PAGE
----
Escape from New York

Escape from New York ★★★★½

Is there a more glorious feeling than stepping into my little apartment after walking the streets of Manhattan? After dodging the cars, the cat-callers, the AC drips, the shit - dog, horse, human? - I always heave a sigh when I make it to my front door and take off my shoes. I love Manhattan, but it doesn’t always love me back, and my apartment, small and cluttered though it may be, is an oasis. It’s the only place in the city where I don’t have to look where I step.

Escape from New York rips that security right out of my sweaty, stressed hands. There is no interior or exterior. When you’re outside on the street, you're exposed, every shadow doubled on the walls behind you, every noise a threat. You think relief awaits inside, until you see the debris, scattered around like the detritus of the damned. The characters and camera punch through walls and windows like they’re meaningless, because they are— such barriers no longer imply home and comfort. The claws of faceless attackers snatch at ankles from below, until the illusion of safety is nothing more than the splinters of broken floorboards.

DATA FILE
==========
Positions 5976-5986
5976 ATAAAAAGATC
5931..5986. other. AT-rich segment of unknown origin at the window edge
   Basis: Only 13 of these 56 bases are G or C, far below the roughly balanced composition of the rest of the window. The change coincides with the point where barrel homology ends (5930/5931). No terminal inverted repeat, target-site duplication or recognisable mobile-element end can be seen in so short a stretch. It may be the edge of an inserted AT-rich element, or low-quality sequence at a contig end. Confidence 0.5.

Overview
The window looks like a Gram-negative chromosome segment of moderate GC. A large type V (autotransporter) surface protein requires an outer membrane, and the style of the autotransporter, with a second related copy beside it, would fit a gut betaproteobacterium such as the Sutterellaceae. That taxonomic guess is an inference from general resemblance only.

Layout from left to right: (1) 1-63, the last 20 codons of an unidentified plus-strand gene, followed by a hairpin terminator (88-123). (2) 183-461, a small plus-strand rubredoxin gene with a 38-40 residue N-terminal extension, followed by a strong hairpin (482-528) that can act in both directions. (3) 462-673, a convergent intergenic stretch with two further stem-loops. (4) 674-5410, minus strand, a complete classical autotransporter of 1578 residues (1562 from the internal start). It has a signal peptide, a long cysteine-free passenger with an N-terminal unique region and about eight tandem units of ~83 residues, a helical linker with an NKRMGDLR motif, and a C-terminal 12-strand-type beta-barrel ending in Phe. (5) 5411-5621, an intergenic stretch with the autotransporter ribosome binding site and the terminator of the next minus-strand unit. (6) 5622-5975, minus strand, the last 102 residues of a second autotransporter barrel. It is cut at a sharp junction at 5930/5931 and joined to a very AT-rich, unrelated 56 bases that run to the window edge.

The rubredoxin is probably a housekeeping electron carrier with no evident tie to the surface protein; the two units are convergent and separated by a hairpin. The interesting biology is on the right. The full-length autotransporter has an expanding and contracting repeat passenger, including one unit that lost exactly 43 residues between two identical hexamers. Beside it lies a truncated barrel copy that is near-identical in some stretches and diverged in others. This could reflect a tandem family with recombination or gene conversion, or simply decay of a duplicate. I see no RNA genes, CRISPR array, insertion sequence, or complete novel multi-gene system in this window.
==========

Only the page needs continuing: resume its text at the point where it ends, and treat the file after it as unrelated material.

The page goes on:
This is hell, desolate and barren, and Snake Plissken is the Virgil to our Dante— or perhaps he’s a demon himself, reluctantly taking us deeper and deeper into the Inferno. Escape from New York rides the edge of absurdity all the way to eye patches and earrings, but it sells it well, and the comedy simply dissolves like so much alka-seltzer into the weirdness of this film. There’s an eighties bare-bones simplicity that’s ruthlessly, wonderfully effective here, and you’re given just enough to get hooked, until you realize you’ve spent 99 minutes flopping on the end of Carpenter’s line.

If you think safety lies inside, you’re wrong. If you think safety lies outside, you’re wrong. If you think you’re anywhere but hell, you’re wrong. And if you think that hell is a place, somewhere with walls and forgotten people, and not an entire system, filled to the brim with cruelty that knows no boundary and no shame— well, as Snake would say, you’re not just wrong, you’re already dead.

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